How to Create New Habits
When it comes to strategies for making changes, Positive Psychology draws heavily on the theory of neuroplasticity; the evidence-based concept that the neural pathways in our brain can be reformed and re-shaped through our thoughts, actions and behaviours.
That’s good news for anyone who wants to create new habits, (or break bad ones!) because that’s all that habits are. Neural pathways in our brain that are so familiar and well-trodden, our brains travel down them without even thinking about it. It’s why many of our day to day activities like brushing our teeth or walking to work can pass us by without us realising.
We can turn the malleability of our brains to our advantage and create new habits using a range of Positive Psychology strategies.
1. Play to Your Strengths
Habit building isn’t always easy, so don’t make it harder by setting yourself up to fail. There are myriad ways to achieve the goal you’re working towards so choose a new habit that plays to your strengths and aligns with your values.
2. Best Possible Future Self
There’s a reason that you’re trying to make this change. When you’re feeling demotivated, try to visualize what it would be like to achieve your goal. What will be different? How will you feel? Keep this best possible version of your future self in mind whenever you’re struggling to stick to your new habit.
Use a journal to note down what your future self looks and feels like and return to it when you need to. You could even collect images, quotes etc that represent your goal.
You could also consider some of the obstacles that might stand in your way of achieving this vision. This will allow you to develop plans and strategies for overcoming these barriers should they arise.
A great motivator for creating new habits is accountability. Try enlisting a friend, family member or colleague to help keep you on track. When you’re lacking motivation, they can remind you why you’re making this change and how far you’ve already come. You may be more likely to stick to your new habit if you’re making a commitment to someone other than yourself.
Whatever your goal, working with a professional coach can provide this accountability. Find out more.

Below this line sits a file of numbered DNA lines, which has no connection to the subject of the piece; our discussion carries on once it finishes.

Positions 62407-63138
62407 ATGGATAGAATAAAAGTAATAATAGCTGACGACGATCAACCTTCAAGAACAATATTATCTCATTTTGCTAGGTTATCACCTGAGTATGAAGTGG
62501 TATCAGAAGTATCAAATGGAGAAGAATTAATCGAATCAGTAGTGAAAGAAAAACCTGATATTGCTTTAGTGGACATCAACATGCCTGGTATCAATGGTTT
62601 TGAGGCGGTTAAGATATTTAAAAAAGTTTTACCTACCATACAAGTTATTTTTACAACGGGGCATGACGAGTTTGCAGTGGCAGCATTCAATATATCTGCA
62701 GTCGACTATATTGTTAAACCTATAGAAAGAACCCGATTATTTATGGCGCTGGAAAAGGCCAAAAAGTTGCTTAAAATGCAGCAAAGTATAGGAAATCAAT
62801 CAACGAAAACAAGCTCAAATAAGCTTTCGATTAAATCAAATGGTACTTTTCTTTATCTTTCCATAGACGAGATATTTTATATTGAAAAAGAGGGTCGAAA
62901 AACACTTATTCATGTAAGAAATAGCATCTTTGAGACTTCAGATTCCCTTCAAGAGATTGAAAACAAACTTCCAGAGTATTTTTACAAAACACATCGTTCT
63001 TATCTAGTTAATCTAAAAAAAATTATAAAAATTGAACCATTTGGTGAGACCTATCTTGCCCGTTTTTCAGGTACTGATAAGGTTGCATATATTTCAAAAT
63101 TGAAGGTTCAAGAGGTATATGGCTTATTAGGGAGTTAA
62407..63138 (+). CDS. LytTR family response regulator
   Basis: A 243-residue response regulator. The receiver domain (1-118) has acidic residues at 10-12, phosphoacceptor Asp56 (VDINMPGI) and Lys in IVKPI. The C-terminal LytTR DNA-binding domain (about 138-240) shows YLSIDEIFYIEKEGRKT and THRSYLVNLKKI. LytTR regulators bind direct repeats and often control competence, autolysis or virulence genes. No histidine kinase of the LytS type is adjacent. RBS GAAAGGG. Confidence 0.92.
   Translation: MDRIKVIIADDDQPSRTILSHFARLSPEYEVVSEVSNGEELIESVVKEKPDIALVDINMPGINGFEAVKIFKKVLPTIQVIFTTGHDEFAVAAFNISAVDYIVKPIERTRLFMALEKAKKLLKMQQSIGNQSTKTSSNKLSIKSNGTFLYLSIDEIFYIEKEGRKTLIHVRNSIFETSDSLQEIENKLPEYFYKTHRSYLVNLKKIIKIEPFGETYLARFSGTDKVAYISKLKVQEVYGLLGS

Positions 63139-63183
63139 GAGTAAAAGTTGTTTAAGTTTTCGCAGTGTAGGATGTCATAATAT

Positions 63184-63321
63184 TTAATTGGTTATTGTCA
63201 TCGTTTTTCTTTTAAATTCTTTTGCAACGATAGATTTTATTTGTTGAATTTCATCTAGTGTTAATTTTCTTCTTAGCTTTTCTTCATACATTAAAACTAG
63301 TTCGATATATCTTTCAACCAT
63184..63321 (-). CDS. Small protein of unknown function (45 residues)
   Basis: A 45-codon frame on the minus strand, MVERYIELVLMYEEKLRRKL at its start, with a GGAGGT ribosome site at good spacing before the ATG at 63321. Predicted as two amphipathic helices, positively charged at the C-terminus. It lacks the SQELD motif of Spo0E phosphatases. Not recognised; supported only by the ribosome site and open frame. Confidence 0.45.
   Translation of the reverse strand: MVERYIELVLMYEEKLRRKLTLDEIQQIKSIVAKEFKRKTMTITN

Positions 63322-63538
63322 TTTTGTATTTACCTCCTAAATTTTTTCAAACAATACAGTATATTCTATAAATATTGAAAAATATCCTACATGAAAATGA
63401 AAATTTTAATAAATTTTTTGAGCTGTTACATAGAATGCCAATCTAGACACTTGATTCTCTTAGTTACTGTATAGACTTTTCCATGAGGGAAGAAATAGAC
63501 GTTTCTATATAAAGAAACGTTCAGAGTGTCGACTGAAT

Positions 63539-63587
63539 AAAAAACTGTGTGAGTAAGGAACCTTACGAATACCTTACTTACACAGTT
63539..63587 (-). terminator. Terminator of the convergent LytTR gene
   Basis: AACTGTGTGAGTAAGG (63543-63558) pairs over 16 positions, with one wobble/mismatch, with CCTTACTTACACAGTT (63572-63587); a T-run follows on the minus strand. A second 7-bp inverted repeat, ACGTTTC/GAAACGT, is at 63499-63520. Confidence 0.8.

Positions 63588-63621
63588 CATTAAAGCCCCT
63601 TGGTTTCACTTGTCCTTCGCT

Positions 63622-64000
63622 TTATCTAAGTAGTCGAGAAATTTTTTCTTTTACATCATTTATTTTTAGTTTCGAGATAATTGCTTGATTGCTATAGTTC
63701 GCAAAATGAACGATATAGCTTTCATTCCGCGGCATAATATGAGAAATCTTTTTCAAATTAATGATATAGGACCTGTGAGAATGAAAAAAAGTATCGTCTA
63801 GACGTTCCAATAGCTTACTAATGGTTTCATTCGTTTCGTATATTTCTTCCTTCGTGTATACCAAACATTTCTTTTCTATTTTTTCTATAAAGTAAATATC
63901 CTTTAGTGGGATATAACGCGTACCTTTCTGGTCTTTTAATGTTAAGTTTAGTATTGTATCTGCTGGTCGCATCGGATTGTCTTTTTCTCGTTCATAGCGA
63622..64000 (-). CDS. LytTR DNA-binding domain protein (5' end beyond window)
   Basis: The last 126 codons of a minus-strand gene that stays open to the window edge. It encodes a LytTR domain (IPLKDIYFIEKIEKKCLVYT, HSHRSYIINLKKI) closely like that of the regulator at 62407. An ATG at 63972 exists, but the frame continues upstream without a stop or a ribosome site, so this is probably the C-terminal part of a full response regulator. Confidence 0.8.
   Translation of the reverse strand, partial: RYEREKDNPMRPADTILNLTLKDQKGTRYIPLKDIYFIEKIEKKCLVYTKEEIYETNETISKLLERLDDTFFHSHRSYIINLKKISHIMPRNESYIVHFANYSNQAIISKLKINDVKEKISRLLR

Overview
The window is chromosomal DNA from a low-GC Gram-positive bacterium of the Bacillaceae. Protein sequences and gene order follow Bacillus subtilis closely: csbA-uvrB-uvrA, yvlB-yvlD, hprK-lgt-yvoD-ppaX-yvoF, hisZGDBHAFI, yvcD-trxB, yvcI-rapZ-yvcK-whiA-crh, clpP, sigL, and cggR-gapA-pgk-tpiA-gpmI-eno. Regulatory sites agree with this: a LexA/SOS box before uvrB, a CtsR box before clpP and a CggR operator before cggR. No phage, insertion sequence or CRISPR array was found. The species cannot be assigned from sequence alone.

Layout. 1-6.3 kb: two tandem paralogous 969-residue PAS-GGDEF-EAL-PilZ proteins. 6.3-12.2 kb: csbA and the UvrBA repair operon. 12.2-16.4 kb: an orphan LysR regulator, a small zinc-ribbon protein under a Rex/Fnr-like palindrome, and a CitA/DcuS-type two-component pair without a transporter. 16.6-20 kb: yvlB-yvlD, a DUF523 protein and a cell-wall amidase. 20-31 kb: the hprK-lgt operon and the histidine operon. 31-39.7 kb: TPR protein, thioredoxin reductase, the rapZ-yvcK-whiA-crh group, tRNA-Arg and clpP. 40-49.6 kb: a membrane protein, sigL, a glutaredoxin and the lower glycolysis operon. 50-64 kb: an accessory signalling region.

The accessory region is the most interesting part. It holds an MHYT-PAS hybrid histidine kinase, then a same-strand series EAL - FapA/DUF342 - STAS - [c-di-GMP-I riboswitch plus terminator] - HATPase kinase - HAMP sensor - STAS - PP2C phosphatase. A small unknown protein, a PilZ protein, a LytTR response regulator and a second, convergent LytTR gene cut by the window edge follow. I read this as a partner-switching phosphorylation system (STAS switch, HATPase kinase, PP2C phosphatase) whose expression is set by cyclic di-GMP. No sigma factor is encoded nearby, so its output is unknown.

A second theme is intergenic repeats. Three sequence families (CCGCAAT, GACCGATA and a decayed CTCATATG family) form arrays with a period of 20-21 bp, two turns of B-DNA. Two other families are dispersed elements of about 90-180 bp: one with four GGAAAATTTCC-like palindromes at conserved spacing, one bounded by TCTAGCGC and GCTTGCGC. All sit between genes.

Taking time to notice and actively appreciate what we enjoy about a particular moment increases the pleasure and enjoyment we derive from it.
There are thought to be 4 kinds of savouring:
- Marveling e.g. the awe and wonder felt when seeing a beautiful landscape
- Luxuriating e.g. the sense of indulgence when sinking into a warm bath, or biting into a rich piece of chocolate cake
- Basking dwelling on the praise and thanks we’ve received
- Thanksgiving expressing gratitude for people and things around us
Actively acknowledging the pleasure a certain thought, action or behaviour gives us will make it easier to turn that thought, action or behaviour into a habit. For example, if you are trying to make a habit out of going for a walk at lunchtime, notice how you feel when your return from your stroll – recharged, rested, re-energised?
Savouring helps us to establish the Reward element of the habit loop:
5. Positive Reminiscing
Savouring also helps us with our last strategy; positive reminiscing. If you’re struggling to stick to a new habit, pause and try to recall the last time you stuck to it. How did you feel? What happened? What did you do? While a positive memory (established by savouring) is likely to be more motivating, research suggests that the simple act of remembering these past experiences will help to boost your motivation.
What new habits are you trying to create? What’s helped you stick to them? Share your experiences in the comments below.